MLB: The forgotten stories of 2011


By Sam Hyman

The final day of the Major League Baseball regular season was the most exciting in the league’s history.  The same could arguably be said about the final week. The range of stories was more than great enough to interest everyone from the die-hard fans to the people who cannot tell you what 6-4-3 means.

As much mainstream attention as the great storylines received, there were still a number of stories that did not nearly get their due acclaim. With hindsight being 20/20, here is an attempt at shedding light on those subjects.

NL Wild Card: Of all the storylines in baseball over the last month, perhaps to most captivating was the historic American League Wild Card race. In all of the commotion surrounding the junior’s race, not enough focus was given to the equally epic race in the National League. When the month of September began, both Wild Card spots seemed like a lock. The Atlanta Braves led in the NL by eight games over the St. Louis Cardinals and the Boston Red Sox led by nine games over the Tampa Bay Rays. There was no way either lead would be lost.  Both were.

While everybody knows that the Red Sox entered the record books with the largest September collapse in baseball history, few people know that the Braves collapse is now second on that list.  The lack of attention given to Atlanta’s collapse is perhaps the least surprising snub on this list.  The gaping reasons would seem to be the northeast media bias towards Boston coupled with the relative lack of fan attention towards the Braves and Cardinals.  Those reasons withstanding, the lack of attention may be explained by the lack of a basis for it.

Sure, Atlanta’s collapse was nearly Boston’s equal, but by no means was it as surprising. The Atlanta Braves may not have been worthy of the spot they held. Sure, they played their way to the record they had, but in the end, the Braves proved to be every bit the second-place team that they were on paper.

Triple Crown Snub: In 602 at bats in 2011, Matt Kemp reached base by a hit 195 times.  With just eight more hits, the Dodger center fielder would have led the National League in batting average. Following a season where he hit a career low .249, it seems as though an off-season break-up from singer Rihanna was a good thing for Kemp.

With all of the off the field issues that the Dodgers have gone through this year, how amazing would it have been for their star player to win the batting title. Oh yeah, he led the league in home runs and RBI as well. For those who do not know, leading the league in all three categories would have given baseball its first Triple Crown winner since Carl Yastrzemski in 1967 and the first in the National League since Joe Medwick in 1937.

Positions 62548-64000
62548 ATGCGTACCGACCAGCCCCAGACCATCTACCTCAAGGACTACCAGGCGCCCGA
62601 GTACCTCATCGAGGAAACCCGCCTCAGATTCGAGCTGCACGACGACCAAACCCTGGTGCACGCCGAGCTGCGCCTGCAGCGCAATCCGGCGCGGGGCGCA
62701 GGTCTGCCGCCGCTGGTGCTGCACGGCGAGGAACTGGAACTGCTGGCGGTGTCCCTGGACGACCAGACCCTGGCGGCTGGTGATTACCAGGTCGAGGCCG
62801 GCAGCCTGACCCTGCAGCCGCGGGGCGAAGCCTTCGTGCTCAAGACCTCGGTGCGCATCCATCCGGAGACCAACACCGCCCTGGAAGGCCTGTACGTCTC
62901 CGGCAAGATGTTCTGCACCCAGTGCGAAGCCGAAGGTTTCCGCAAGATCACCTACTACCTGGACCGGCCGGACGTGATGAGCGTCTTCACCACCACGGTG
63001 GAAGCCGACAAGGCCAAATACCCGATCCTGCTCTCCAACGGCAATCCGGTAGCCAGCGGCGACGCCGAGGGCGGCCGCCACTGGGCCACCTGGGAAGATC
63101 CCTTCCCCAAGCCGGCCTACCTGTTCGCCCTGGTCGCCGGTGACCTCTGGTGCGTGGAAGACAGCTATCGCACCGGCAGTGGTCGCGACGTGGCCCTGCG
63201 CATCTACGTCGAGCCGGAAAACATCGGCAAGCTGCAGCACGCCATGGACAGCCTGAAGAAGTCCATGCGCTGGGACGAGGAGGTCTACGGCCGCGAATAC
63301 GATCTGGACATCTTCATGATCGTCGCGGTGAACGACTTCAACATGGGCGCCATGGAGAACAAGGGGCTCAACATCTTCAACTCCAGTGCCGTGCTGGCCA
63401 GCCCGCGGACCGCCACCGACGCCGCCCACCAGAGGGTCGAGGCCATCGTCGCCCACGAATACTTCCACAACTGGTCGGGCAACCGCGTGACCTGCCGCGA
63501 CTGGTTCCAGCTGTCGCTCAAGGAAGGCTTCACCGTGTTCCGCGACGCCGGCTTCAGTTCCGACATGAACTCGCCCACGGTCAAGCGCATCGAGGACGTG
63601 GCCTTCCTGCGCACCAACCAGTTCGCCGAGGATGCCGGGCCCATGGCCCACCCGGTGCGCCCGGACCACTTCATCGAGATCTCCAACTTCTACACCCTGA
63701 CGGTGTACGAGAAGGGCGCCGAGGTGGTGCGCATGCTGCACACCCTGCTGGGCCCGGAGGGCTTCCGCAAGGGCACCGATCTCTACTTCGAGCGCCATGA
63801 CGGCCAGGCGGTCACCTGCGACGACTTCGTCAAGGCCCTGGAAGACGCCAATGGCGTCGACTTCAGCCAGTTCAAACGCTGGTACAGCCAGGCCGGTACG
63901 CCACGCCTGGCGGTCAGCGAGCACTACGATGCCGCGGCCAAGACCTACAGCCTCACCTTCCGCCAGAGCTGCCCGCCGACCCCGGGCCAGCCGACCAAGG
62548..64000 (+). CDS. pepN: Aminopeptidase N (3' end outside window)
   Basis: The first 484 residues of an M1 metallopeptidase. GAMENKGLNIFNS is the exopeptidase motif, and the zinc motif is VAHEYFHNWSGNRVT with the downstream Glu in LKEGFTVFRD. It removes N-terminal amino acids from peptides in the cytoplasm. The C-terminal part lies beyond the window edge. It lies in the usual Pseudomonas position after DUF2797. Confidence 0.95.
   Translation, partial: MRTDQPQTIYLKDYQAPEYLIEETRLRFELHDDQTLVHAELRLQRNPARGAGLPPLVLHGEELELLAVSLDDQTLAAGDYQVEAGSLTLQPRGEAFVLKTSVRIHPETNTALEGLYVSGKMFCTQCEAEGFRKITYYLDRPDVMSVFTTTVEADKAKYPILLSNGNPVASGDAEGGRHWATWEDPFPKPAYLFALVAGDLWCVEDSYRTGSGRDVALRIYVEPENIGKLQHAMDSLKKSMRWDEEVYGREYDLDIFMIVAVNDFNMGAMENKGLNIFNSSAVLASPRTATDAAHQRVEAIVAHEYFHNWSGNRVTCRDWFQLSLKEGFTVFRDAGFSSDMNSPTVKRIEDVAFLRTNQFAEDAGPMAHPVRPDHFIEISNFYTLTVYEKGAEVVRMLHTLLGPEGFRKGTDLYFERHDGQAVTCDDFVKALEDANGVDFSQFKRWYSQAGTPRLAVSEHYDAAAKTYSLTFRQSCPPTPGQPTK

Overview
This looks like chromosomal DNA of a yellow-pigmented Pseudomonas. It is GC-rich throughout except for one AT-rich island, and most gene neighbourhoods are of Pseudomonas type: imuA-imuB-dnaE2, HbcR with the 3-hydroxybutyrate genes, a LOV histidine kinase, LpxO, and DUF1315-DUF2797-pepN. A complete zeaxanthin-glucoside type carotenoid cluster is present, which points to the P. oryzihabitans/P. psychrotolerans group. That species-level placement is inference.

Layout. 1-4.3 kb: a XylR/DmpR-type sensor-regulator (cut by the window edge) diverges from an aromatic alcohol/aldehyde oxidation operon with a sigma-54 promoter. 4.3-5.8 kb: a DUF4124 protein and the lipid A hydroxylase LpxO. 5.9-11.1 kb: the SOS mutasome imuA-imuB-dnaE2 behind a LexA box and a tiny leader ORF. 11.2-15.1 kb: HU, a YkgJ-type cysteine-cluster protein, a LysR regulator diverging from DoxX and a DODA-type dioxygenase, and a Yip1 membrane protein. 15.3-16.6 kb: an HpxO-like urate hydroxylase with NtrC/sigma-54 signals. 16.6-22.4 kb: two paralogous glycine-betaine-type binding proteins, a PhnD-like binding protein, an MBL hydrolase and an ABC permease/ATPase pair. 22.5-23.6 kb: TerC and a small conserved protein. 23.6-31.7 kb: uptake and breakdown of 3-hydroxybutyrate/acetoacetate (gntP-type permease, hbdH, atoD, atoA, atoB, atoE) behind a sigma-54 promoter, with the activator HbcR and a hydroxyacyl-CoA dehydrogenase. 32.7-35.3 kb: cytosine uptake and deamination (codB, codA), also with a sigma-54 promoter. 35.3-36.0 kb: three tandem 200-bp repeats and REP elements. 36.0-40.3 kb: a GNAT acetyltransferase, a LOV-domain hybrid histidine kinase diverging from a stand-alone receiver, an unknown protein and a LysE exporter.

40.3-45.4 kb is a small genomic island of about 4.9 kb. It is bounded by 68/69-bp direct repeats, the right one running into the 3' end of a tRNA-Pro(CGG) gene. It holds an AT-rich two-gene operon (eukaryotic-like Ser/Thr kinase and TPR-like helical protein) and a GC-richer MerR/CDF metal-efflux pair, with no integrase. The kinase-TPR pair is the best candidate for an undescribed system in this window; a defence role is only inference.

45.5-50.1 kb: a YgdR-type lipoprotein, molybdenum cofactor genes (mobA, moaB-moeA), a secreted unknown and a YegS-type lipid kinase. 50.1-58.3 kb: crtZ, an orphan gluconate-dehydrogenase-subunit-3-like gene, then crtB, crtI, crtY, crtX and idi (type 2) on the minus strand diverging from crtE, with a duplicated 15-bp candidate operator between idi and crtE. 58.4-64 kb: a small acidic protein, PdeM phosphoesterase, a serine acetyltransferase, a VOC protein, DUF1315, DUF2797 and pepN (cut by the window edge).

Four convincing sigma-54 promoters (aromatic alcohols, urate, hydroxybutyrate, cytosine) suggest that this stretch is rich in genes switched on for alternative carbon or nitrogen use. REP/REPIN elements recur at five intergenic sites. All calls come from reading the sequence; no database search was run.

In addition to falling just eight hits short of winning the Triple Crown, Kemp was also just one home run away from just the fifth 40-40 season (40 home runs, 40 stolen bases) of all time. Not only would Kemp have been the first 40-40 player to win the Triple Crown in the same season, he would have all but solidified himself as the NL MVP.

Given that it is now clear that Kemp neither won the Triple Crown nor went 40-40, it is truly remarkable that a player, playing in Los Angeles nonetheless, came so remarkably close to both feats and nobody knew about it.

Northeast Bias: The dominant season put forth by Detroit Tigers pitcher Justin Verlander sparked a lengthy debate about the prospects of a pitcher winning the MVP. While Verlander’s season was certainly dominant, and was worthy of creating such a stir, by no means should it be considered historic. On the other hand, the respective seasons had by these two centerfielders were as historic as the come.

For the Red Sox, Ellsbury had a break out year, finally proving that he could turn potential into production. With his whopping totals of 45 doubles, 32 home runs, 105 RBI, 39 steals and a .321 batting average, the 27-year-old lead-off hitter put together a season that has never been matched in league history. On the other side of the renowned rivalry, Curtis Granderson dominated the league all season long.

While finishing amongst the league leaders in many of the major statistical categories, Granderson finished the year with 136 runs scored (first), 10 triples (first), 41 home runs (second), 119 RBI (first), and 25 stolen bases.  Such a statistical boom has not been seen since before the beginning of the live-ball era.

What makes the lack of attention given to the MVP candidacy of Ellsbury and Granderson so perplexing is that they both play in the northeast, a region that is normally accused of receiving unfair media-biased attention.

It is not to say that the attention given to the candidacies of Verlander and Toronto’s Jose Bautista is unwarranted, but rather, that the seeming lack of care for the historic outputs by two low-profile players and high-profile teams is shocking.


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